Highest paying jobs and degrees 2022
At a time when university is at its most expensive, today's graduates face one of the toughest job markets ever. Cash in on your investment with this list of the highest paying jobs in the UK.
Despite rising numbers of graduates, studies still suggest that it's worth getting a degree to significantly enhance your lifetime earnings potential. We've done the research to help you really maximise your salary packet after university with this list of the best-paid jobs and highest paying degrees in the UK.
The methodology is outlined below, but note that these figures don't account for bonuses or other benefits. Instead, they refer to each job's median salary (before tax), according to official government statistics.
We've also looked at a handful of the best-paid jobs in more detail, explaining which degrees will help you enter the industry. Of course, you shouldn't expect to go straight into the upper end of the salary range on day one – but if you want to make it there someday, these career choices might be for you.
Highest paying jobs in the UK
These are the best-paid jobs in the UK:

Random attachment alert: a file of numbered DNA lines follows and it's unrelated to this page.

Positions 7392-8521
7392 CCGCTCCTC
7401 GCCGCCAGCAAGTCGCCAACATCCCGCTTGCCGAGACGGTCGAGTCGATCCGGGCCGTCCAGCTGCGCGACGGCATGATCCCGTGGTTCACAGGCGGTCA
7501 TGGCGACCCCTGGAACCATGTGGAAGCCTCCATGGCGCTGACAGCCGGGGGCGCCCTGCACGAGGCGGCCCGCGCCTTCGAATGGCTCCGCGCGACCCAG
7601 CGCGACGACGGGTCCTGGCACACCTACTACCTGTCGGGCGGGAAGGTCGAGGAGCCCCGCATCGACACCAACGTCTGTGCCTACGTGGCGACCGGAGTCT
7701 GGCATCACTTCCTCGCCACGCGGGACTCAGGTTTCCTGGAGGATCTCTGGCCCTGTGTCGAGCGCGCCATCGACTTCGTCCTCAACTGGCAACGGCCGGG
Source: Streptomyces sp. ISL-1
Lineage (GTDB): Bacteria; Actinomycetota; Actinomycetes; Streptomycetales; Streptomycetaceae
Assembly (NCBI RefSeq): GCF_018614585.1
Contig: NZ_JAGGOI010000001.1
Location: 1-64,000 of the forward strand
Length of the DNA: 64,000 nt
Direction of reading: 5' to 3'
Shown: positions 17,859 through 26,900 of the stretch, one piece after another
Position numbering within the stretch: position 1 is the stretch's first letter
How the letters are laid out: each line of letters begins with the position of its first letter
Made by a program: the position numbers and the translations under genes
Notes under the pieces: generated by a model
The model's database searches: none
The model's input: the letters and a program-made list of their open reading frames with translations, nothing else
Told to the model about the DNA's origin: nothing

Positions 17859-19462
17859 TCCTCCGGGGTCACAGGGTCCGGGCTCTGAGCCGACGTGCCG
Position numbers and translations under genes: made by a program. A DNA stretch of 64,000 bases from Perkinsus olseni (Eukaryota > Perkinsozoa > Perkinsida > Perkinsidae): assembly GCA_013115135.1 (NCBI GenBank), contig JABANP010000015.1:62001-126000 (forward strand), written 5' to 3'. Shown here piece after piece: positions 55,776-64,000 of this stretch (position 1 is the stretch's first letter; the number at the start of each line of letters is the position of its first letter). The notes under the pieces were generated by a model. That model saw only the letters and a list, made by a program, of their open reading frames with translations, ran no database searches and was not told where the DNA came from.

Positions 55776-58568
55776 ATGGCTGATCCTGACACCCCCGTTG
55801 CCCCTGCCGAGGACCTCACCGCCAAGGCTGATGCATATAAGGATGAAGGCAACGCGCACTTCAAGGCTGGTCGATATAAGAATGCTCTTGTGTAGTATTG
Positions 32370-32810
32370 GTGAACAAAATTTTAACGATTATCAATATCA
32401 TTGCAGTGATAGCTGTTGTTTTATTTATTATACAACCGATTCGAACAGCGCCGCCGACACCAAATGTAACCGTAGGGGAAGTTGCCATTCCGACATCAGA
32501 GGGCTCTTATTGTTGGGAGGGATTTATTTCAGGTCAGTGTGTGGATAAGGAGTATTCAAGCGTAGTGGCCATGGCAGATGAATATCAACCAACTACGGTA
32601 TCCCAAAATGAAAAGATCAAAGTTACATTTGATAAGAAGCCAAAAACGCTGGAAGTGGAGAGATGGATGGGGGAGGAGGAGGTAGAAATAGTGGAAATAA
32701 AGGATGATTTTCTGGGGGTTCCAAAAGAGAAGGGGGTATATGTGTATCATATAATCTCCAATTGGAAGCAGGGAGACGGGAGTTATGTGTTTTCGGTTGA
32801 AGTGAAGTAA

- Chief Executives and Senior Officials – £90,000
- Legal Professionals (n.e.c.*) – £76,522
- Marketing and Sales Directors – £75,631
- Brokers – £66,813
- Advertising and Public Relations Directors – £64,641
- Medical Practitioners – £64,504
- Financial Managers and Directors – £64,384
- Information Technology and Telecommunications Directors – £63,810
- Senior Professionals of Educational Establishments – £59,841
- Train and Tram Drivers – £59,198
- Senior Police Officers – £58,734
- Functional Managers and Directors (n.e.c.*) – £53,919
- Ship and Hovercraft Officers – £53,330
- Health Services and Public Health Managers and Directors – £51,599
- Higher Education Teaching Professionals – £51,034
- Business and Financial Project Management Professionals – £51,009
- Business, Research and Administrative Professionals (n.e.c.*) – £50,787
- Electrical Engineers – £50,354
- IT Project and Programme Managers – £50,343
- Taxation Experts – £50,214.
* n.e.c. (not elsewhere classified) refers to all other jobs within a given industry that aren't classified under another title.
How to get one of the best-paid jobs in the UK
If you're aiming for the very top, here's some more info on the highest-paying jobs in the UK:
Chief Executives and Senior Officials
Median salary: £90,000
In the UK, Chief Executives may also be known as Managing Directors or CEOs, and are the highest-ranking individuals within an organisation. As the top dogs, it's probably not a surprise that they also occupy one of the best-paid jobs around.